How Is E Coli Spread ?
No particular statistic is available for E. coli O157:H7. However in a year approximately 20,000 cases usually occur in the United States. Additionally, this is also most commonly found in Canada and is being ever more recognized in Europe, South Africa, southern regions of South America, Australia and Japan. Hence we may consider it as a global problem.
Most individuals infected with E. coli develop severe diarrhea and abdominal cramps, while few of them experience very less or no symptoms. There may be little or no fever and the infected person may think because of something else there is bleeding in the bowel and hence, the infection may go undetected. The diarrhea can be very dangerous in this context.
In some cases, particularly in children below 5 years of age and the elderly people, the contamination may lead to destruction of RBCs (hemolytic anemia) and cause acute kidney failure (also referred to as uremia). This complication known as hemolytic uremic syndrome (HUS), can even lead to stroke, seizures and fatality.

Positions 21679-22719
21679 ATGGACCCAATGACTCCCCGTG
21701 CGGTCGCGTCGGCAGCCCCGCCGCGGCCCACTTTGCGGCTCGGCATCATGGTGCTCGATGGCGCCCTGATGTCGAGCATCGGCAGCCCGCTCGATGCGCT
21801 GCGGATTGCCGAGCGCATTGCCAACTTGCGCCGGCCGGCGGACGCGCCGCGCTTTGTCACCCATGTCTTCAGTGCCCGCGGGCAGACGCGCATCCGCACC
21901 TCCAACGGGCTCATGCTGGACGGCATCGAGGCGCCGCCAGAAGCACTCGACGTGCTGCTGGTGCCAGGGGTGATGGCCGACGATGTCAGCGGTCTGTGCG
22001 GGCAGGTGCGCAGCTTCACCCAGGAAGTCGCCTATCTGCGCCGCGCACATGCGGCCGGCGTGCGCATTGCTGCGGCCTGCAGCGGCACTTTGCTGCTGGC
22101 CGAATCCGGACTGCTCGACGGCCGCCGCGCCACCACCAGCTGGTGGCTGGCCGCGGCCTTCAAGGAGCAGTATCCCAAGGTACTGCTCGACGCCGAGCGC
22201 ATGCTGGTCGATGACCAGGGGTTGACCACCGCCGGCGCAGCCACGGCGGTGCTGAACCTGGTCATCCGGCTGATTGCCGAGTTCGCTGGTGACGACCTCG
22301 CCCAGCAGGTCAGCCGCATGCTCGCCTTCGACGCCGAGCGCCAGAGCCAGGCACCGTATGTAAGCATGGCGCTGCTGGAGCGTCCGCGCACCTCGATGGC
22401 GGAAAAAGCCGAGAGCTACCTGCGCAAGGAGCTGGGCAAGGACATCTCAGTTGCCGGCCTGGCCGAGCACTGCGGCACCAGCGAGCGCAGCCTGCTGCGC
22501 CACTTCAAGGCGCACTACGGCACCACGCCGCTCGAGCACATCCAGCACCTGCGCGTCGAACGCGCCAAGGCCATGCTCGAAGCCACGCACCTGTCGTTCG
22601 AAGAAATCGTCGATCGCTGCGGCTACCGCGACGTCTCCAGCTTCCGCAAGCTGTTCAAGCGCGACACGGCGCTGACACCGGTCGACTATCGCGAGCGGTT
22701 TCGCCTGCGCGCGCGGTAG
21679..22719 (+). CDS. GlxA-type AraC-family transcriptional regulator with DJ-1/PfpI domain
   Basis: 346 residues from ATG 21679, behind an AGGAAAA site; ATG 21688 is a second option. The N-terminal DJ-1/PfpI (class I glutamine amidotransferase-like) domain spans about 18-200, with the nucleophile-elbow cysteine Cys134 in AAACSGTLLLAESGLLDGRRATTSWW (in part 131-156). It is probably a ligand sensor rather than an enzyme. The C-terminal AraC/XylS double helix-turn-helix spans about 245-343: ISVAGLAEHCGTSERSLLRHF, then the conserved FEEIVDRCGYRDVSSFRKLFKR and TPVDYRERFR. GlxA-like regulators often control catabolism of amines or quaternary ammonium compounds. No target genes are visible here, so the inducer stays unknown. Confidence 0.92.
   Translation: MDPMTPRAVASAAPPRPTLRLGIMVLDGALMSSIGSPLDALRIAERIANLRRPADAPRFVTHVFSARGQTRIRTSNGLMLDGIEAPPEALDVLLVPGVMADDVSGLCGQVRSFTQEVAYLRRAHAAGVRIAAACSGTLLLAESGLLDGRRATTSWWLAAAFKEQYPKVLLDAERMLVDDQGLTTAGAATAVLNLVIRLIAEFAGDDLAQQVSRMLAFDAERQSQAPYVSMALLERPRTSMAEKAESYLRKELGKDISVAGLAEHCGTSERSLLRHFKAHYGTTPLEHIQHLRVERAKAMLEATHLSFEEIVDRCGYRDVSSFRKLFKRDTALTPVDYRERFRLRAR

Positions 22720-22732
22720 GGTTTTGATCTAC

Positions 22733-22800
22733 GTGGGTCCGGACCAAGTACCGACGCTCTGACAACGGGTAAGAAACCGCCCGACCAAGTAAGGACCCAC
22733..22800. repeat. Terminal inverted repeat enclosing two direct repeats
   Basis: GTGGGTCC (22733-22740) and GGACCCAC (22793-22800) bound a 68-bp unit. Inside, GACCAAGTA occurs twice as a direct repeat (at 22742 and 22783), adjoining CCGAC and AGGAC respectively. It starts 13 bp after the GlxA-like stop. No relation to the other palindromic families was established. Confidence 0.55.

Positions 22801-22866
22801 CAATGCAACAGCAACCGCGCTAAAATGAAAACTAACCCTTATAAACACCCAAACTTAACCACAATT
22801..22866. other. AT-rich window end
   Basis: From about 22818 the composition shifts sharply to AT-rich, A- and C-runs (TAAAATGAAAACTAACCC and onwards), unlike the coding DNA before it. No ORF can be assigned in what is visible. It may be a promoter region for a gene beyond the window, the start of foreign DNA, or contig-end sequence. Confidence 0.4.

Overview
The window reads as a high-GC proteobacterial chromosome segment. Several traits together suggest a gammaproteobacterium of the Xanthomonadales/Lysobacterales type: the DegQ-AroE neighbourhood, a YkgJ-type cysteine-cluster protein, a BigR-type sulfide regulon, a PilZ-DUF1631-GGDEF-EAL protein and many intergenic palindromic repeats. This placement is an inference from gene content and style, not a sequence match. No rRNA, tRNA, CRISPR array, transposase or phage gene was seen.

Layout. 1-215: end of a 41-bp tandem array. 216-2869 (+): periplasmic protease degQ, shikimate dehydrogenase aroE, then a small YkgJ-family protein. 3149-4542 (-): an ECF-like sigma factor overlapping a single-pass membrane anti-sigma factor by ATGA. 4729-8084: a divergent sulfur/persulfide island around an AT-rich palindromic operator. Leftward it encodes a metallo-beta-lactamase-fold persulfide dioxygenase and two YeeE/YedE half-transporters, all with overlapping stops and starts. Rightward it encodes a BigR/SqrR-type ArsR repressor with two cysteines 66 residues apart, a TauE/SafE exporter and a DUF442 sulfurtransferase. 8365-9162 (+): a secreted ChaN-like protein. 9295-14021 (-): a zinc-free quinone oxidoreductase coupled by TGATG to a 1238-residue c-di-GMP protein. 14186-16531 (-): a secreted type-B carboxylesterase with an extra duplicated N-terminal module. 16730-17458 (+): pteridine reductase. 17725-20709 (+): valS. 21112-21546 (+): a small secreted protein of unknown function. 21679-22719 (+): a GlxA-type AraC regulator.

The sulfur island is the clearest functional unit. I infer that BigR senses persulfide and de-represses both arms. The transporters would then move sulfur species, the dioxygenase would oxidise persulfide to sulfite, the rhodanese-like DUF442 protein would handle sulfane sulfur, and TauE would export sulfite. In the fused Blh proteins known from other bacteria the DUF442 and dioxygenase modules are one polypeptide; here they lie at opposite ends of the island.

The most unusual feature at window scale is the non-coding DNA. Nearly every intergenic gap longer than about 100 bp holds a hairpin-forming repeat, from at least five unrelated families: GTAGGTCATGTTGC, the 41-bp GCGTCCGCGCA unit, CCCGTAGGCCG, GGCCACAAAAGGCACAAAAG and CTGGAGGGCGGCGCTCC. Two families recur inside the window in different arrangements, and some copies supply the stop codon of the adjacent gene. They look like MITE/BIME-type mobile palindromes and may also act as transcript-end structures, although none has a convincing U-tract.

The number of bacteria that result in the disease is still not known, but a very little quantity is expected to affect this. The disease can also occur from drinking raw and unpasteurized milk, or drinking or swimming in contaminated water. The bacterium is readily lives in the feces of infected individuals, and it can spread to an uninfected person if the infected person does not follow proper hygiene practices. This mainly may occur among younger children who are not well conversant with toilet habits. Bacteria are generally cleared from the stools within one week. However, in young children; this may continue to be in the stool for few more weeks.
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